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Thursday, Nov. 5, 2015
Brig.Gen. Jon Vance, right, speaks with Lt.-Col. Harjit Singh Sajjan in Kandahar City in 2008. Matthew Fisher/National Post
ROTA, Spain — Seven years ago, then Brig.-Gen. Jon Vance sought out Lt.-Col. Harjit Sajjan's crucial advice on whom to trust and whom to stay away from in the political and very real minefield that was Kandahar.
In a totally unexpected turn of events, it is now Gen. Vance, as Canada's top soldier, who will provide advice to Sajjan, who was named Wednesday as Canada's new minister of national defence.
They won't have to wait long to renew their relationship: The Canadian Forces are already spooling up to provide support for the new government's plan to quickly bring 25,000 Syrian refugees to Canada, a mission that has tentatively been given the working name of Operation Provision.
I was with a group of senior officers and NCOs on a NATO exercise in Europe as they listened intently on an Internet
link as the names of the new cabinet ministers were being read out in Ottawa. When Sajjan and his portfolio were announced there were hoots of amazement followed by immediate congratulations for a soldier turned politician that many of them knew and held in high regard.
Operating in the background in Kandahar City and even more dangerous places such as Zahri and the Horn of Panjwaii, Sajjan created a complex, proprietary chart that soldiers with Task Force Kandahar likened to "a spider web" because it identified and provided links between enemies, neutrals and those that Canadian and U.S. forces could safely work with. In so doing he worked closely with some of the most malignant and corrupt political leaders in Kandahar.
Sajjan collated such vital information for Jon Vance during his first tour as commander in Kandahar in 2008, as he had for then Brig.-Gen David Fraser in 2006. Sajjan did so a third time for then Brig.-Gen. Dean Milner when Milner led Task Force Kandahar in 2010-2011 as well as for U.S. Army Maj.-Gen. James Terry of the 10th Mountain Division, who commanded RC South for ISAF (International Security Assistance Force) at the time.
"Harj was the key. He developed a detailed, sophisticated understanding of the tribal and political dynamics," said Milner, who is now a major-general running the 1st Canadian Division.
"He (Sajjan) was very much right. Because of that he was our 'go-to guy.' He was a serious soldier but one you could also shoot the breeze with."
I came to know Sajjan during his tours with both Vance and Milner. We rode together in the back of cramped, unmercifully hot armoured vehicles as we navigated mine-infested highways and dirt tracks to meet with Kandahar's leaders — including ruthless, unpredictable war lords whose tentacles of influence reached into everything.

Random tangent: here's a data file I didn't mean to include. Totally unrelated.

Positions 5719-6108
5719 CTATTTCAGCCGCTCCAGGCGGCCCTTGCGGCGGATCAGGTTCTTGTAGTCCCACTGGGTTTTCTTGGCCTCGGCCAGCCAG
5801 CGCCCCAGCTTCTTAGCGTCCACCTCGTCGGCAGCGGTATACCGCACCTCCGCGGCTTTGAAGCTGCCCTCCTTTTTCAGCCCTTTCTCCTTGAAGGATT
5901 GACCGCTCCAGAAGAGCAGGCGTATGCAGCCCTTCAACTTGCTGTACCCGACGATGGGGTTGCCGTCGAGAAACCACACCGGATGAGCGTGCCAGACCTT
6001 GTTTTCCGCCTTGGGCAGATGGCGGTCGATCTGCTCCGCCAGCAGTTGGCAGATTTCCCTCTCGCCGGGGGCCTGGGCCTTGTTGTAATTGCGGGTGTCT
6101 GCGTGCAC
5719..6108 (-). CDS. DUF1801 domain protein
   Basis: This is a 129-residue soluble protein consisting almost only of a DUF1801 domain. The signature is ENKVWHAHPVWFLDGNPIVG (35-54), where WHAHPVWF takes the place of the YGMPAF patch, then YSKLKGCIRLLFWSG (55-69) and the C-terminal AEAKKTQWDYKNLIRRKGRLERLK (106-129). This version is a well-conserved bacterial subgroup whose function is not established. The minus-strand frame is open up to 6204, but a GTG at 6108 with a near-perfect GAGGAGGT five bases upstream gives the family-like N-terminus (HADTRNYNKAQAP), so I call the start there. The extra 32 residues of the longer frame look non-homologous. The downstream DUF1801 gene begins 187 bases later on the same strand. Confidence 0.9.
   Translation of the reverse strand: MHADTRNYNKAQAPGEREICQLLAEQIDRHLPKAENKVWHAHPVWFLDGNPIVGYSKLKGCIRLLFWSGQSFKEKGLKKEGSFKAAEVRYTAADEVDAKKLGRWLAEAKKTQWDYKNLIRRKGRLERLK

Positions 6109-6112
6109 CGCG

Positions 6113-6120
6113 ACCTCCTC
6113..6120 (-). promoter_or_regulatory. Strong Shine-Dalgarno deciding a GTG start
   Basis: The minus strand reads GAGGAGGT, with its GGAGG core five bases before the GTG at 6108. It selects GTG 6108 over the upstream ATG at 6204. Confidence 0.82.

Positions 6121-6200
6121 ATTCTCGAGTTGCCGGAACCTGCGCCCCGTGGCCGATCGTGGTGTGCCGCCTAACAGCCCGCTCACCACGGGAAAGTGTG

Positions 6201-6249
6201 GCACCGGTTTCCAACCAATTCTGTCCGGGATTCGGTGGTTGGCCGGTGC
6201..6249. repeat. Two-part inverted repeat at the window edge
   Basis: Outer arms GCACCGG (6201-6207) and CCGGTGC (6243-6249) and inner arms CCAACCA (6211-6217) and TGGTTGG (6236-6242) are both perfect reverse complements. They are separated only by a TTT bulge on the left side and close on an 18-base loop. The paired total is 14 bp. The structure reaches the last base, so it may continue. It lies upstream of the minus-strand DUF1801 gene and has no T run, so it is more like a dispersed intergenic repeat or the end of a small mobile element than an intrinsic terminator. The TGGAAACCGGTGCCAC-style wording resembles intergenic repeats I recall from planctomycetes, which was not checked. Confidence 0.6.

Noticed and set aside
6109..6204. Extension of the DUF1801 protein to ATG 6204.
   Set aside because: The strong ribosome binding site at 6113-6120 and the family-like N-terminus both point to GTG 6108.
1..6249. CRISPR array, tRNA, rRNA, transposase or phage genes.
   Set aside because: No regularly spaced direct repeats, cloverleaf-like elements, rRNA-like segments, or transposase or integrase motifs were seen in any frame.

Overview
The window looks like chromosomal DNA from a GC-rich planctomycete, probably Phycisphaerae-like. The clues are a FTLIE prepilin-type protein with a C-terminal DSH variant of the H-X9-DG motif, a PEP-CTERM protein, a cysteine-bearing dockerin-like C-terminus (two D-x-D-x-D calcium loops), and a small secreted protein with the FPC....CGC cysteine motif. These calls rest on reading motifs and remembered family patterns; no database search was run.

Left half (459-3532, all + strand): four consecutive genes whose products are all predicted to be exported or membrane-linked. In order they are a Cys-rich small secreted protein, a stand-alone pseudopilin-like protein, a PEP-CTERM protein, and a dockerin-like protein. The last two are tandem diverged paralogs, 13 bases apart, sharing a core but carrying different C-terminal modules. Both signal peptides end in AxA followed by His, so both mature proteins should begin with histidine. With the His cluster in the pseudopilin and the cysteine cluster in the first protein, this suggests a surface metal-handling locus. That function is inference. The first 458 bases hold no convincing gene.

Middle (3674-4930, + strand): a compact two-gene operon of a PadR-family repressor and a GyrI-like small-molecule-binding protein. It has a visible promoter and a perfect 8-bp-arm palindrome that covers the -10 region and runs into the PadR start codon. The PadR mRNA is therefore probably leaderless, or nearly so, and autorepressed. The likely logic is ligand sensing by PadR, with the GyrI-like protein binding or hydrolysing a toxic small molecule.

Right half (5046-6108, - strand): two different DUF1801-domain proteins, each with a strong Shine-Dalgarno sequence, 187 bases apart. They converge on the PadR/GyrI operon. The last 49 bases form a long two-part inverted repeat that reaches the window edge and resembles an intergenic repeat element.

Sajjan spoke at length during the many stops that were part of those long, perilous journeys about how being from India and speaking Punjabi helped him to understand the Afghan culture and to communicate with locals who had learned similar languages while in refugee camps in Pakistan. Being a cop on some of Vancouver's toughest beats had, he said, given him insights into the pervasive quasi-criminal mindset that dominated much of Kandahar's leadership.
A former commander of the British Columbia Regiment, Sajjan discussed how his Sikh faith was one of his anchors and how proud he was that the Canadian Forces allowed Sikhs, who come from a long warrior tradition, to wear turbans as part of their uniforms while many other western armies did not.
"Harj kept coming back to Kandahar because he was the one who could reach out for us there," said Howard Coombs, a professor at Royal Military College who was Milner's civilian adviser in Kandahar. "He was not loath to establish first hand contact because he understood that that was the way to understand the nuances of the culture.
"I really respect him because he is intellectually agile. He impressed me more than others because he could adapt to a changing environment, with dissimilar cultures, roll with it and figure out ways to solve problems. He was real value-added."
When I spoke with Sajjan after he announced his candidacy for the Liberals in Vancouver South earlier this year, he modestly scoffed at my suggestion that he might soon become defence minister. In an email to me after winning his riding two weeks ago, he wrote that he was looking forward to reviewing the files on ISIL and Syria, among others.
But he gave no hint that he was being considered as minister of national defence, let alone that he might be immediately thrown this week into intensive planning with his old boss.
"I believe that the positive relationships that people establish in hazardous place such as Afghanistan bode well later on," Coombs said. "In this case it signifies something positive for defence that the minister and the commander of the Canadian Forces deployed together, worked well together and are back together again."
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